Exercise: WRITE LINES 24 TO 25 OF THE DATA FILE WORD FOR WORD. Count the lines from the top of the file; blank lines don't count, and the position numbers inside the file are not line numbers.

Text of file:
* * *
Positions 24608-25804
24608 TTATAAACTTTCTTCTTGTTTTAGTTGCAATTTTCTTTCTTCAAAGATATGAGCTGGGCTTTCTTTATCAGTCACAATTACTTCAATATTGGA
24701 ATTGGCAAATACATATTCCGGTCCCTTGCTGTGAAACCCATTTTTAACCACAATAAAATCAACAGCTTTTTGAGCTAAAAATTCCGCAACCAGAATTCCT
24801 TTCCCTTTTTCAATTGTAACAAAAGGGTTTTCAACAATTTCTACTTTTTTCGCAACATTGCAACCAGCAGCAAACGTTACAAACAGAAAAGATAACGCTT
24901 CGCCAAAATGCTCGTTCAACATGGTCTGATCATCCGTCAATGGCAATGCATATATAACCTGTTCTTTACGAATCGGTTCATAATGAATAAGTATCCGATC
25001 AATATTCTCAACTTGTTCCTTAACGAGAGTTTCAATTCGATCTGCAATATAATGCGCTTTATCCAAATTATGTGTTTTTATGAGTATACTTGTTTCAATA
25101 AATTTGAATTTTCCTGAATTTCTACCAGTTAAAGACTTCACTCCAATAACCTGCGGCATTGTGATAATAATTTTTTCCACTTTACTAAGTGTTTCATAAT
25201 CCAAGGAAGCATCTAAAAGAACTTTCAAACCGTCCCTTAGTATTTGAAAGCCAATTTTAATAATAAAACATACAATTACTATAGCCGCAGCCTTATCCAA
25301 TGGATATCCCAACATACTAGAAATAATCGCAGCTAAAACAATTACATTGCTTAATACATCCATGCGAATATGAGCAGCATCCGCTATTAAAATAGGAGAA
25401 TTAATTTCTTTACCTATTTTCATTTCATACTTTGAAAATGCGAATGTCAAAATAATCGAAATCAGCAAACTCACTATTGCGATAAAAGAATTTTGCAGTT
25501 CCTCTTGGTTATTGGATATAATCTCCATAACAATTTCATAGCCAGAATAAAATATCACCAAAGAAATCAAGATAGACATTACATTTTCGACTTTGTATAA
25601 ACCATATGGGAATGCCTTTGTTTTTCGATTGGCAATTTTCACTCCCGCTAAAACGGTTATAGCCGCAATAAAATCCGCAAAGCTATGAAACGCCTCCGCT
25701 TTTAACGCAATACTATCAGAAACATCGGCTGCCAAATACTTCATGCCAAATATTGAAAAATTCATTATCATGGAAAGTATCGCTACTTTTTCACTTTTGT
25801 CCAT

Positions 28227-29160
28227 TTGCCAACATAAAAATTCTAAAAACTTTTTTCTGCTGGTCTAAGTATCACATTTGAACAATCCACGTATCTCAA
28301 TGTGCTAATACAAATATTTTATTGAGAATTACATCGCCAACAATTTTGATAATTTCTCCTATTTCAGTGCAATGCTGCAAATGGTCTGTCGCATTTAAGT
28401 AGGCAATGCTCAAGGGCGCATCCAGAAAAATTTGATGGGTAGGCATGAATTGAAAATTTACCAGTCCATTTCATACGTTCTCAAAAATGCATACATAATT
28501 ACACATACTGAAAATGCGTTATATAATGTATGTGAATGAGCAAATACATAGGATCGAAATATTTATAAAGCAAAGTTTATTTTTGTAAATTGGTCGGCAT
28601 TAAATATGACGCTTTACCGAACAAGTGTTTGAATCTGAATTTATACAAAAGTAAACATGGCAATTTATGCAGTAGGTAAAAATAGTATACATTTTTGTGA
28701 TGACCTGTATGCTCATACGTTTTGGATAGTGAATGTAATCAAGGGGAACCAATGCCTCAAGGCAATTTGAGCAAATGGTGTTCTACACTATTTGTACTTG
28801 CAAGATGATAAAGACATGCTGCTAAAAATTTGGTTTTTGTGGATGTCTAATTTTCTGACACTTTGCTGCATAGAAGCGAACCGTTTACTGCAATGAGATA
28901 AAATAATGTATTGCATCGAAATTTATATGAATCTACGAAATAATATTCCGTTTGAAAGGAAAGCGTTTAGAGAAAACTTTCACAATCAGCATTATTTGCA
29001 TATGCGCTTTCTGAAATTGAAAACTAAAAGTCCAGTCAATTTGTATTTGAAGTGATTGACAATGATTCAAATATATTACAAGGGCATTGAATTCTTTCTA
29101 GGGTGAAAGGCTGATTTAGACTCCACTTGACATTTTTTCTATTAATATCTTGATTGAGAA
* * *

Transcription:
29001 TATGCGCTTTCTGAAATTGAAAACTAAAAGTCCAGTCAATTTGTATTTGAAGTGATTGACAATGATTCAAATATATTACAAGGGCATTGAATTCTTTCTA
29101 GGGTGAAAGGCTGATTTAGACTCCACTTGACATTTTTTCTATTAATATCTTGATTGAGAA